You can also checkout or clone the latest source.
Read-only Subversion repositories:
Read-only Mercurial repositories:
After you have downloaded the source archive, un-tar it and use the following standard build commands to build a standard binary:
./configure make sudo make install
Autotools (automake and autoconf)
PCRE (Perl Compatible Regular Expressions)
You also have the option to disable the dependency on PCRE, zlib, and OpenSSL by disabling the compilation of rewrite, gzip, and ssl modules. These modules are enabled by default.
Compile-time options are provided through
configure. You can also find documentation related to the configure-time options online at http://wiki.nginx.org/InstallOptions.
configure command defines various aspects of the system including the methods that Nginx is allowed to use for connection processing. At the end, it creates a makefile. You can use
./configure --help to see a full list of options supported by the
The following section is extracted from the Nginx online wiki.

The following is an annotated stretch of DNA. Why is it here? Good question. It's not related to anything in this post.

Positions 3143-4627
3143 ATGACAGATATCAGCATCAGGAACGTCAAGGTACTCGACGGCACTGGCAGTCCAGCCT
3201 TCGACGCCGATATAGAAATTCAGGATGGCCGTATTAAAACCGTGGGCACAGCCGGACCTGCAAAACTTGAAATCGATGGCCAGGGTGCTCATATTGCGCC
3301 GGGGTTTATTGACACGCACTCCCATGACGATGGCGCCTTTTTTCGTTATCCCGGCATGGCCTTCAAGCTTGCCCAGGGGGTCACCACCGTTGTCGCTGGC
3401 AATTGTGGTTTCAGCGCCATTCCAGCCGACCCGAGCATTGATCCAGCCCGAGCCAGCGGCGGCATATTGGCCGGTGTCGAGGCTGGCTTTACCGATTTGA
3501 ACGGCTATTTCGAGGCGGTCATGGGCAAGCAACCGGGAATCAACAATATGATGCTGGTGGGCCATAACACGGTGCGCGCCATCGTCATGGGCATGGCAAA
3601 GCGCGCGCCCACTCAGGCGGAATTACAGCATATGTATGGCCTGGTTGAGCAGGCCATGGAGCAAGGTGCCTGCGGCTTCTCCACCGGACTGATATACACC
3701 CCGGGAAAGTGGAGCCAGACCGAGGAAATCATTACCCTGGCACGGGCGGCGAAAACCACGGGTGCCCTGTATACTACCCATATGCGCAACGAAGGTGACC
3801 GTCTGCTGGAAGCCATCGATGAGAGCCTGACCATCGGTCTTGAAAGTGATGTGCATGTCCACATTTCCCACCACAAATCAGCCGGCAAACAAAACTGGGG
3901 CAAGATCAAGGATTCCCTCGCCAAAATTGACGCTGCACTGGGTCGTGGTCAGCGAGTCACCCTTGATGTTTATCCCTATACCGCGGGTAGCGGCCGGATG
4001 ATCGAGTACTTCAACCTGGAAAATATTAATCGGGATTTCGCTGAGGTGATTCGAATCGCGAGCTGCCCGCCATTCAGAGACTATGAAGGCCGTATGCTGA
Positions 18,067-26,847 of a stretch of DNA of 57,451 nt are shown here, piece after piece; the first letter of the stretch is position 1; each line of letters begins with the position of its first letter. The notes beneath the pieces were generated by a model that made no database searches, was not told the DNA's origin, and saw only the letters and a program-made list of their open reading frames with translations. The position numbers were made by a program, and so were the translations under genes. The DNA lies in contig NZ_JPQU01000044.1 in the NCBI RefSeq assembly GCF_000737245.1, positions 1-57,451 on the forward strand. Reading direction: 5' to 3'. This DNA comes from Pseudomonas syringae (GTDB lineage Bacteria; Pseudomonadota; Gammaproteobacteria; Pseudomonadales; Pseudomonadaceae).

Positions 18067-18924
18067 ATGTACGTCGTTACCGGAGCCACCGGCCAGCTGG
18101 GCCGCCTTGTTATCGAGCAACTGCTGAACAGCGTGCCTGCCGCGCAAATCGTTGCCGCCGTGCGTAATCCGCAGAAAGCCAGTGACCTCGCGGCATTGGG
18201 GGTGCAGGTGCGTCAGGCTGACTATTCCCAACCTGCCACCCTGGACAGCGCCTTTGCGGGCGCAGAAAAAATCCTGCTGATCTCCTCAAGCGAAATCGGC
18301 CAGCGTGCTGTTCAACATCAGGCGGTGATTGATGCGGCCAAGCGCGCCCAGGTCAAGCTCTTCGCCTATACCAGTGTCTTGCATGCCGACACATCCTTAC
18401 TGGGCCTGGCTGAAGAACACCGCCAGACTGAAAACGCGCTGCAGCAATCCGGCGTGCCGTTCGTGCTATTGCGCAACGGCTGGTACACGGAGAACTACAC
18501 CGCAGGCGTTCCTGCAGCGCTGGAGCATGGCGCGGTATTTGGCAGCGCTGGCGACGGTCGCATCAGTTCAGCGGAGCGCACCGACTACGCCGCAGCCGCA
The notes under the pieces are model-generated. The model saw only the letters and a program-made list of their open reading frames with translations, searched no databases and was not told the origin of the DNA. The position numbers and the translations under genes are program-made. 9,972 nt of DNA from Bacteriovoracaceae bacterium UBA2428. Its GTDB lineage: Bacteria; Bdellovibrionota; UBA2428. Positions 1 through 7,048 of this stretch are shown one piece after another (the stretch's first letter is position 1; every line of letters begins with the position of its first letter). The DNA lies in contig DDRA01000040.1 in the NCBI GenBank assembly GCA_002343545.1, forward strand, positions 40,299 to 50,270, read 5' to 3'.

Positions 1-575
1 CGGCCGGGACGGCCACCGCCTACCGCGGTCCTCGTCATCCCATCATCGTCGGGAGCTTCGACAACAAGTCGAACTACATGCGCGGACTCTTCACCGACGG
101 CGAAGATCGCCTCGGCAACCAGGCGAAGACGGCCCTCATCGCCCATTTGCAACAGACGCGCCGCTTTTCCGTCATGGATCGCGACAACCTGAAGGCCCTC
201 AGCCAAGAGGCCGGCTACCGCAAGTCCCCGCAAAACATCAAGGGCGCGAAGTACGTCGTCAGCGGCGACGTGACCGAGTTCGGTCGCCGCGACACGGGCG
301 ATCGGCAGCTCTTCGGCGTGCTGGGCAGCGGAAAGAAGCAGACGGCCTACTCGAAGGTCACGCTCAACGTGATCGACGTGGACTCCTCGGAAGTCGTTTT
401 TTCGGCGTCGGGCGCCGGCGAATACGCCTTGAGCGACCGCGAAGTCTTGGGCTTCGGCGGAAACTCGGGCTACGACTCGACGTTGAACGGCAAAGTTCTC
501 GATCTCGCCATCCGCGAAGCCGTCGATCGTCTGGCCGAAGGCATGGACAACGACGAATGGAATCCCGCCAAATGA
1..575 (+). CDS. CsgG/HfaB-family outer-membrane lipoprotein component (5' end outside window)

--prefix=path: It is set to the
/usr/local/nginxdirectory by default. The path specified here is the root folder for keeping the server files. This includes the executable files, server log files, configuration files, and html documentation.
--conf-path=path: The default for this option is
prefix/conf/nginx.conf. This is the default path for the Nginx configuration file. This file, as you will learn later, is used to configure everything about the Nginx server. The path also contains a number of other configuration files such as a sample
fastcgiconfiguration file and character-set maps. You can always change this path later on in the configuration file.
--pid-path=path: This option allows you to change the name of the pid file. The pid files are used by various utilities (including start/stop scripts) to determine if the server is running. Normally, it is a plain text file with the server process ID in it. By default, the file is named